What struck me when I first saw the video, is that I did not appear to work the kite at all; but that was not the case. The Speed3s, like the Psy4, but unlike the Speed2s, like to be worked in order to maintain the pull, which is particularly needed when gibing downwind.
The lesser the wind the earlier the kite has to be thrown in the opposite direction; board follows after, and then comes the moment you have to prevent tip tuck (or the kite falling out of the sky if you had a tube-kite). If you managed to get the kite down near the the water quick enough then work it up again, otherwise down-loop it to ensure you're maintaining the pull.
In a way, I deal with a downwind carve a bit like a jump of the horizontal kind, by loading the kite prior to the turn in order to gain max momentum. With foils in a jump as well you've got to be attentive to maintain lift in the kite throughout and after the jump.
In any case, it helps a lot to start the downwind carve with the kite as low as possible and then try to make it turn in a tight radius almost stalling the kite, in other words, don't let the kite anywhere near the zenith.
It is equally important to maintain the carve till you are again at the proper angle relative to the wind in order to restore the generous apparent wind every FS rider appreciates.
PS: It took me some time to understand how to do it with foils... The fact they naturally stay so much more forward in the window (or high near the zenith), made the completion of the carve that much harder. I actually got the trick of the gibing properly with tube kites. Finishing the job with foils is the hardest part compared to tube kites I tried (F-One M5 12, Naish Park 10, Airush VarialX 12, FS Cronix, all great kites btw).
PS2: Yet another tip to add to the above: before going downwind, release the depower strap to nearly full power in order to keep the kite deeper in the window without having to keep the bar to my chest.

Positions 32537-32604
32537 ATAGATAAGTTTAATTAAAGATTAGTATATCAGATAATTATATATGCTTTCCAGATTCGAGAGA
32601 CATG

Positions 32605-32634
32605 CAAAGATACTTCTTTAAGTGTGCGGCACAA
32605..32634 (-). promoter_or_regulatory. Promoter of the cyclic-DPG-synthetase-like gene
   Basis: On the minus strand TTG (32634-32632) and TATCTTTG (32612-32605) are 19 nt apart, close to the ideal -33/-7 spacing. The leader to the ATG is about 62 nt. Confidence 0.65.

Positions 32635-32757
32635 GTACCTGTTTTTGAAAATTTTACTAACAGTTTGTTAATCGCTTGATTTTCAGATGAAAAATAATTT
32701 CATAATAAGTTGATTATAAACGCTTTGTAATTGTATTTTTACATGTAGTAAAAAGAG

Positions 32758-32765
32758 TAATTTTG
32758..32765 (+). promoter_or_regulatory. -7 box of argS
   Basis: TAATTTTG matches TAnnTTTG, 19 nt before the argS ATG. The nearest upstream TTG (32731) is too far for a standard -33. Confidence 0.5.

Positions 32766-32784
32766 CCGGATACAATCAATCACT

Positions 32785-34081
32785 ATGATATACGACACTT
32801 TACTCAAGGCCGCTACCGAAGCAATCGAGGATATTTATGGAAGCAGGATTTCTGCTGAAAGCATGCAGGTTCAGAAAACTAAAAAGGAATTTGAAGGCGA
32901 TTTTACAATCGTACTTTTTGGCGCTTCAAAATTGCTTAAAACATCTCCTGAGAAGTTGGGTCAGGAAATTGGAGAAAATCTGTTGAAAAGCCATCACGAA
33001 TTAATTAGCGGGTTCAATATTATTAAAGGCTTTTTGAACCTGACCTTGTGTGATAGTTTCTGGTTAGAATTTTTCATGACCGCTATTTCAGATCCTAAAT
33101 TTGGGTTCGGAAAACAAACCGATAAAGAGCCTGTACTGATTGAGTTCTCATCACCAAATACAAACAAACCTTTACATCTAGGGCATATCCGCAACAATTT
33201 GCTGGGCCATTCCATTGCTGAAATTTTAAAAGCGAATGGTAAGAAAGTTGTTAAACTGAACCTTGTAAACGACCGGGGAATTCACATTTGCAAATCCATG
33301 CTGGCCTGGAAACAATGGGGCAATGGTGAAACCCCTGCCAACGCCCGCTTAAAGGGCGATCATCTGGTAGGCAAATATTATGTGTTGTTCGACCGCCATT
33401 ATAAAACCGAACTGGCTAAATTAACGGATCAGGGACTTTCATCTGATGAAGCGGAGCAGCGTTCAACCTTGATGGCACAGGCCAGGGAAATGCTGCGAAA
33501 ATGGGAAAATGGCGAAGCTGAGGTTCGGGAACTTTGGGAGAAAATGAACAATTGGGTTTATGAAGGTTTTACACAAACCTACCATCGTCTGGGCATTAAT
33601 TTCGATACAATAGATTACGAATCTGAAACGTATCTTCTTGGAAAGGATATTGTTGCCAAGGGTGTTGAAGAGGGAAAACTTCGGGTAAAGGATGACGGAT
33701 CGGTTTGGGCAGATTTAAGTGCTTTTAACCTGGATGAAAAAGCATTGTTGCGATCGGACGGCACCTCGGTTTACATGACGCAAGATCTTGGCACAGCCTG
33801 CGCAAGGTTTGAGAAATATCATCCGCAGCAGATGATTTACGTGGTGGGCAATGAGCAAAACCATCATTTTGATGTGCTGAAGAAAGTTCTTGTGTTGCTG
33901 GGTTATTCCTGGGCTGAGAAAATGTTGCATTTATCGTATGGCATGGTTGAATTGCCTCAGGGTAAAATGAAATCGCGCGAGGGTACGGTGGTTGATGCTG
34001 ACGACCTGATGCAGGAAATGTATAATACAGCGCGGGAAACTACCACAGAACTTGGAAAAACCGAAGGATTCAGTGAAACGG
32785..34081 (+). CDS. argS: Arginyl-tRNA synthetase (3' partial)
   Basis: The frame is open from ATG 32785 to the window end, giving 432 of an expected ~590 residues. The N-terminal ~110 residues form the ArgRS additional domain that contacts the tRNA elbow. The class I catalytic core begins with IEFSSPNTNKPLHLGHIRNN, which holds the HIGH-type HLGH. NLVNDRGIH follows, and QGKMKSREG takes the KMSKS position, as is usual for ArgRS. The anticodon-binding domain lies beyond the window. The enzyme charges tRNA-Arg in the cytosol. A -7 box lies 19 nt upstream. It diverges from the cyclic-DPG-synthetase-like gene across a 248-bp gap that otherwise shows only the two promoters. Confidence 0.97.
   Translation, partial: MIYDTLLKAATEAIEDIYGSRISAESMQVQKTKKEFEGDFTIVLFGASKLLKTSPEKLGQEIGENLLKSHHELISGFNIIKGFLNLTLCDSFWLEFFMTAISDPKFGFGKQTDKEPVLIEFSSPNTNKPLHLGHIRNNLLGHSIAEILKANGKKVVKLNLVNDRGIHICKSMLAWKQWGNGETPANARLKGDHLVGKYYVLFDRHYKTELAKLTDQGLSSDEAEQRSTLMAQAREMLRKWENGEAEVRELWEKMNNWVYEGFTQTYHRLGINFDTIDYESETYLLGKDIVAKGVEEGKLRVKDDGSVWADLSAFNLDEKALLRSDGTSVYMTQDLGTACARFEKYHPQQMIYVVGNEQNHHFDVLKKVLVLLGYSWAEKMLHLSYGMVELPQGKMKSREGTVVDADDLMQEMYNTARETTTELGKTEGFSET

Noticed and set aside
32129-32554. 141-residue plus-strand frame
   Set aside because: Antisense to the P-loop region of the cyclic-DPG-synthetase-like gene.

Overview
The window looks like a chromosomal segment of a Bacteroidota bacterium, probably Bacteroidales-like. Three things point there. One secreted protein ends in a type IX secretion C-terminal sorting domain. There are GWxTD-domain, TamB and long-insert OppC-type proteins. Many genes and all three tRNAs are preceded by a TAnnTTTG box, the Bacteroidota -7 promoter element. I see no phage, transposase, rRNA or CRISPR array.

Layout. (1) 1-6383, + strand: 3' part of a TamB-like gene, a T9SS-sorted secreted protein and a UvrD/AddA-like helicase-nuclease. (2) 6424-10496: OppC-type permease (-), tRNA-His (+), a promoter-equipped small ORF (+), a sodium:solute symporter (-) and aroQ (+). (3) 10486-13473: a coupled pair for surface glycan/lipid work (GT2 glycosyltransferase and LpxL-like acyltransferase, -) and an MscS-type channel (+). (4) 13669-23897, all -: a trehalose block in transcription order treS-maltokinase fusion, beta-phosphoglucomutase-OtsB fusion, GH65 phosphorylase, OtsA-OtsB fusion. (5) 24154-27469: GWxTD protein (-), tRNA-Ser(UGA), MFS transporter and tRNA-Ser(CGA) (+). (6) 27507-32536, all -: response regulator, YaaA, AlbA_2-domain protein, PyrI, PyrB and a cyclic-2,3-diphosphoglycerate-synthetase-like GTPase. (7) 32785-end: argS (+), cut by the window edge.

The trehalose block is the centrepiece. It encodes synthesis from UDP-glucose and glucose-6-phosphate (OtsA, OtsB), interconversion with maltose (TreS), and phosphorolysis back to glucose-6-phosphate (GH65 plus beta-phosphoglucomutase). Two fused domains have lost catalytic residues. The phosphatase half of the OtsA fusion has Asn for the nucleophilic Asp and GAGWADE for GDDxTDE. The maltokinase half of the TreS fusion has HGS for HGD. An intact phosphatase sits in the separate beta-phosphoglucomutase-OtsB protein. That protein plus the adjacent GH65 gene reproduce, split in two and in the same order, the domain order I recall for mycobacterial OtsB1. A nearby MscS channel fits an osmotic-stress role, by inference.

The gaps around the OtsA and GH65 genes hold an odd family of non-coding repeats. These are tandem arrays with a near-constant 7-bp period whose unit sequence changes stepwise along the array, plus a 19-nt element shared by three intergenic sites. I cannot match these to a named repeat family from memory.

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Rushing to click "like" might be counterproductive.
As much as I am dismayed by the disaster, as much I don't think a boycott is a sensible solution for fixing the problem. BP is responsible for the spill (but not alone, there is Haliburton etc...) no doubt about that, and consequently will be the entity paying the enormous costs for the cleaning up the mess. A boycott will reduce their capacity to do that.
BP has 100 000 people working for them, who bear absolutely no responsibility for what had happened. Punishing them for something they couldn't have prevented in any way (when perhaps only a dozen of people in the chain of responsibilities are the culprits), and putting thousands jobs at stake will not help the hundreds of thousands of people of the Gulf of Mexico directly affected by the spill, on the contrary.
Furthermore, with the continued use of fossil and nuclear energies, the statistical odds are that it will come at a immense cost to our environment. What happened could happen (and will; it's only a matter of time) to any oil company. Just check the safety records of the other major companies. Amoco has certainly learnt the lesson from their catastrophe. BP will too and change their safety policies accordingly to improve safety, there is no doubt about that, but the risk will never vanish.
Finally, I'd be very hesitant to join a movement who might have a hidden agenda. Who's behind the idea? Who will it benefit ultimately? Those are questions that require answers before calling the movement genuine and join the shouting crowds.